There are many different symptoms -- and several different types -- of bipolar disorder. The primary symptoms are dramatic and unpredictable mood swings. The types of bipolar disorder range from mild to severe.
Bipolar disorder can be sneaky. Infrequent episodes of mania can go undetected. Depression can overshadow other aspects of the illness. And substance abuse can further cloud the picture.
Bipolar disorder can be difficult to diagnose, but these tips may help you recognize the symptoms.
The primary symptoms of bipolar disorder are periods of elevated or irritable mood accompanied by dramatic increases in energy, activity, and fast thinking.
How to recognize the symptoms of mania and hypomania, part of the manic phases of bipolar disorder.
The dramatic mood episodes of bipolar disorder do not follow a predictable pattern.
There are several types of bipolar disorder; all involve episodes of depression and mania to a degree.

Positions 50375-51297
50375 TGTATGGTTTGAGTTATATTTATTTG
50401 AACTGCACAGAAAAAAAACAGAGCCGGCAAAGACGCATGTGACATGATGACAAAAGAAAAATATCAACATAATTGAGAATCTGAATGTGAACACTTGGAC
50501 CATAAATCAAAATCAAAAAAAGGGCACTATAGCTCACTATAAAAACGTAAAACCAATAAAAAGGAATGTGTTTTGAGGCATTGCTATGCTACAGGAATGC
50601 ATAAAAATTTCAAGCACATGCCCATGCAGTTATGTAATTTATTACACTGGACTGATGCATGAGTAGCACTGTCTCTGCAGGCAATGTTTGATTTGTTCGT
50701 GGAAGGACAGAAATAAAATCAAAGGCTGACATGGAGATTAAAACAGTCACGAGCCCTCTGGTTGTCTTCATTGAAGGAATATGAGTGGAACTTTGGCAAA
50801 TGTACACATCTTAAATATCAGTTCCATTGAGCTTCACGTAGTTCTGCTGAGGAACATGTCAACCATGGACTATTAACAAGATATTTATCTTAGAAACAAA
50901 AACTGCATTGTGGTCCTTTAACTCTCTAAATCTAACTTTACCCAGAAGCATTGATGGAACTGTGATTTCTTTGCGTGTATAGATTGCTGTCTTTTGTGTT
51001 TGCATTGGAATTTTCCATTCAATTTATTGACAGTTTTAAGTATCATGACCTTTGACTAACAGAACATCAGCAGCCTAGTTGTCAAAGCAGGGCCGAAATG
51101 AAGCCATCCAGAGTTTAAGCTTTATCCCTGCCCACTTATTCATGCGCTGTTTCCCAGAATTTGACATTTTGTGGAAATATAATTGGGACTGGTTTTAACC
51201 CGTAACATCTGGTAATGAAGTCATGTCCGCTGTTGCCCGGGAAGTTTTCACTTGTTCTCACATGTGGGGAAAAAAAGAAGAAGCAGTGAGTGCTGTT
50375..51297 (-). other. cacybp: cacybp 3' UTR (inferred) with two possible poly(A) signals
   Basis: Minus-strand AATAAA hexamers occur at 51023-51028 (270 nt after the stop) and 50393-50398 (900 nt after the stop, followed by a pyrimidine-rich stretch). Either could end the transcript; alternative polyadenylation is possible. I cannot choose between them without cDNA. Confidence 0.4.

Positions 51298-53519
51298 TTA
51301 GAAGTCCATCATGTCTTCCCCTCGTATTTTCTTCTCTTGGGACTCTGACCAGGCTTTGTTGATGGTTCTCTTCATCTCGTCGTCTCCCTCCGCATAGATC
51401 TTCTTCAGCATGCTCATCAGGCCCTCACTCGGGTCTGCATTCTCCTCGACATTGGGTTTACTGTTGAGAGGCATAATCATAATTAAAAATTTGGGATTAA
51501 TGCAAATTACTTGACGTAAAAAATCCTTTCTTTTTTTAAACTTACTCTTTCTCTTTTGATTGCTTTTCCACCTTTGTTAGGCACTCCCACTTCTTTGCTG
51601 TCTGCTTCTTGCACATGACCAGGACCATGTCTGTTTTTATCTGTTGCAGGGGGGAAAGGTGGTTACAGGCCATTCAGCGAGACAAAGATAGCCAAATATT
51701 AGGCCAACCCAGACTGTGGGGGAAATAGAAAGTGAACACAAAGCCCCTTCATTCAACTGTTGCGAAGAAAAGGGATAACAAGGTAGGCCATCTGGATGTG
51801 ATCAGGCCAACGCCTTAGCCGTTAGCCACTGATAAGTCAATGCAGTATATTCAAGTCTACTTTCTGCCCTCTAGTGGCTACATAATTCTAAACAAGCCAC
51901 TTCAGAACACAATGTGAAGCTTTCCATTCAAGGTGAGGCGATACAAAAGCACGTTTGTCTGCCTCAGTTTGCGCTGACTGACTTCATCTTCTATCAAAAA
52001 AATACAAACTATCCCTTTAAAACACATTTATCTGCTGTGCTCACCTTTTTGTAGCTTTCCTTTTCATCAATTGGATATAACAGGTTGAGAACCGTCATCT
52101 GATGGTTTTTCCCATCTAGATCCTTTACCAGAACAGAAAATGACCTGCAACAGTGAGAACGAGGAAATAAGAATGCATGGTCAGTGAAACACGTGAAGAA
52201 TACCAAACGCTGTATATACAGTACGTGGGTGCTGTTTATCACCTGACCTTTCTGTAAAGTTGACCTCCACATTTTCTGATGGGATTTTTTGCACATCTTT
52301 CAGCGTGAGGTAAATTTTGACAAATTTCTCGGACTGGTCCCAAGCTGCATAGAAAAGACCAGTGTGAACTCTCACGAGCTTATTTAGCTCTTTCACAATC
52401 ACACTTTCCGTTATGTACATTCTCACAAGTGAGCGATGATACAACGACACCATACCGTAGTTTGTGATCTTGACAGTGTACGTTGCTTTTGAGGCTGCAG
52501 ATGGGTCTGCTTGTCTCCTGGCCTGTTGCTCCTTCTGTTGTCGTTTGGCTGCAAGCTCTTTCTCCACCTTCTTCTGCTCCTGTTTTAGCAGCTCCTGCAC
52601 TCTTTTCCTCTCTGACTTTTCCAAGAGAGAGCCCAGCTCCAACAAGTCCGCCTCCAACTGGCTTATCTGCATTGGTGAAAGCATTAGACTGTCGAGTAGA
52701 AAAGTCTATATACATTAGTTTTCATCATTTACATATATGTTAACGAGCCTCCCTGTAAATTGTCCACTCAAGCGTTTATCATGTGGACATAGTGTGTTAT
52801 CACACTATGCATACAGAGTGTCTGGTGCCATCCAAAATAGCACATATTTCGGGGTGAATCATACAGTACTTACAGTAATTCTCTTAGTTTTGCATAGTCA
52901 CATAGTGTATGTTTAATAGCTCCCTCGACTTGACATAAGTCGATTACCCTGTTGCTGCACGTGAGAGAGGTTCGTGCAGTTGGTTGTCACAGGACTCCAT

A person affected by bipolar I disorder has had at least one manic episode in their life. Most people with bipolar I disorder also suffer from episodes of depression.
In bipolar II disorder, the "up" moods never reach full-blown mania. These less-intense elevated moods are called hypomanic episodes.
In rapid cycling, a person with the disorder experiences four or more episodes of mania or depression in one year. This can occur at any point in the course of bipolar disorder.
A person with mixed bipolar episodes has symptoms of both mood "poles" -- mania and depression -- at the same time or in rapid sequence.
In cyclothymic disorder, moods swing between short periods of mild depression and mania.
The bipolar spectrum refers to conditions that include not only bipolar disorder but also other types of mental conditions that involve depression or mood swings.